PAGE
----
Bitcoin wallet service provider Instawallet has suspended operations indefinitely following a security breach, in another instance which highlights the importance of stringent vulnerability management procedures.
In a statement published to the organisation's website, Instawallet confirmed that its database had been "fraudulently accessed" and that it was currently "impossible" to reopen the service.
"The Instawallet service is suspended indefinitely until we are able to develop an alternative architecture," reads the statement.
"In the next few days we are going to open the claim process for Instawallet balance holders to claim the funds they had stored before the service interruption."
Bitcoin (BTC) is essentially a digitised currency which is exchanged online through either computers or locally through smartphone devices.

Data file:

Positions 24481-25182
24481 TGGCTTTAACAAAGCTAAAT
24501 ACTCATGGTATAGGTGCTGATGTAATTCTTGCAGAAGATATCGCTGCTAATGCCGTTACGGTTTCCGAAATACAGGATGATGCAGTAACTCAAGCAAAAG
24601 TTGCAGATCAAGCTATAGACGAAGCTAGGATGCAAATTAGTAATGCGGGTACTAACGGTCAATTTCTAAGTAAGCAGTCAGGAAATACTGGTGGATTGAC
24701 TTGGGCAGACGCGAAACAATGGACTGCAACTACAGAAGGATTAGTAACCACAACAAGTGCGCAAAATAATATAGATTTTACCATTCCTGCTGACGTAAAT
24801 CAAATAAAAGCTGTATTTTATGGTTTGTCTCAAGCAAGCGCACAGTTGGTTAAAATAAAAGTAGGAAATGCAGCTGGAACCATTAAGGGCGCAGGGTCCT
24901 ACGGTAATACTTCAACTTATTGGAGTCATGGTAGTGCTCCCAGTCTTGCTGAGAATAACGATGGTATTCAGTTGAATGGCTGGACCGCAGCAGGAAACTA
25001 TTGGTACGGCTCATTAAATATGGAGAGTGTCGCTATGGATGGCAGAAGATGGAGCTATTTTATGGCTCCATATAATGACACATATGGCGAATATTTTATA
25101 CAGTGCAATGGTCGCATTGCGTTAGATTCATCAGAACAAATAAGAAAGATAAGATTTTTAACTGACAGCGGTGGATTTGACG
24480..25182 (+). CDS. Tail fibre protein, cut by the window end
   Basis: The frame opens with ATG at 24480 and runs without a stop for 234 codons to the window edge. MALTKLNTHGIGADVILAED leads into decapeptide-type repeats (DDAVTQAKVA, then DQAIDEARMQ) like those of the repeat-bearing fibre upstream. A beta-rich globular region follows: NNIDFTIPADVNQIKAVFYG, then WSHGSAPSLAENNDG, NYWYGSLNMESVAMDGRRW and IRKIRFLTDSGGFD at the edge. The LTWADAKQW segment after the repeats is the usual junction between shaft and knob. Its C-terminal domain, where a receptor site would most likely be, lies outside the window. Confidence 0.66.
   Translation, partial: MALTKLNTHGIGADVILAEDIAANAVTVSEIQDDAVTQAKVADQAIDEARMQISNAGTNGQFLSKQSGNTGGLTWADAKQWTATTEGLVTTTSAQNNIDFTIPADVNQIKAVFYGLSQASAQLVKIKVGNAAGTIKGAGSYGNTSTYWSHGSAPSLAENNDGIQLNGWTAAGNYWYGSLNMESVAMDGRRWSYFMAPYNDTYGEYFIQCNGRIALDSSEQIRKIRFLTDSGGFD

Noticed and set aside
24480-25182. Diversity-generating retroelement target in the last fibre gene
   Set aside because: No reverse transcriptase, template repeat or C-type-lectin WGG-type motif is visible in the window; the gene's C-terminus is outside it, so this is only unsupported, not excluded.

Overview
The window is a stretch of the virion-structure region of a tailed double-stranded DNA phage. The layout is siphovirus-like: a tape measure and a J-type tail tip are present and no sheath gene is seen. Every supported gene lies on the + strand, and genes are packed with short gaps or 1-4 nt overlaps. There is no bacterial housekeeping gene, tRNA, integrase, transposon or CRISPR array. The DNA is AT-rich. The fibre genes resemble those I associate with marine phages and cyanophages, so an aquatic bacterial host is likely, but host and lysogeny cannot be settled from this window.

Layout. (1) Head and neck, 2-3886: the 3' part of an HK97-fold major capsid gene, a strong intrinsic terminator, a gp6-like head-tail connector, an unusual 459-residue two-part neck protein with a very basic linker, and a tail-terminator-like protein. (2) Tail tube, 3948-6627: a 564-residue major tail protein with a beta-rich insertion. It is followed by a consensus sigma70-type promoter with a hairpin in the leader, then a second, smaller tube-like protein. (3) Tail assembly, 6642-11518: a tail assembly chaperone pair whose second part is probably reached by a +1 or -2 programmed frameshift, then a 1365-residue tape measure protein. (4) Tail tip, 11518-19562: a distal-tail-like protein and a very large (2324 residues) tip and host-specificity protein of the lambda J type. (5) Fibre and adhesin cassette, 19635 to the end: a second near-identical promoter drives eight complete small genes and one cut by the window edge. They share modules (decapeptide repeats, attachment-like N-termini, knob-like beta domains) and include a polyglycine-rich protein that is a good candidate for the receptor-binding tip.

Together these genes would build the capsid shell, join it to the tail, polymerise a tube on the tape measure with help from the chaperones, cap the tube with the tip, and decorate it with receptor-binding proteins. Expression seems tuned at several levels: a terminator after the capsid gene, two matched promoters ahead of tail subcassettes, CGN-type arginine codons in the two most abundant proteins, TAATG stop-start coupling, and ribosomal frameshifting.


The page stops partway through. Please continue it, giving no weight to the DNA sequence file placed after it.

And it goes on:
Whilst not officially recognised as a currency, the estimated total value of bitcoin has been placed at more than US$1 billion.
The nature of bitcoin transactions – in terms of being anonymous and irreversible – has made this currency a hot target for cyber criminals in recent months.
Instawallet has promised to automatically refund any Instawallets with a balance of less than 50 BTC. At the time of writing, that amounts to around AUS$5,640, however because bitcoin values fluctuate rapidly, this number is likely to change significantly in the near future.
Any Instawallet users with balances over 50 BTC will be required to file a claim in order to have the value of that currency refunded, with individual claims "processed on a case by case and best efforts basis".
This is one example of how the evolving nature of technology is frequently creating new targets and security threats for both organisations and individual consumers alike.
Any Australian business concerned about its current level of cyber security may benefit from undergoing regular security audit evaluations. These can determine whether any vulnerabilities are present which may put your organisation at risk.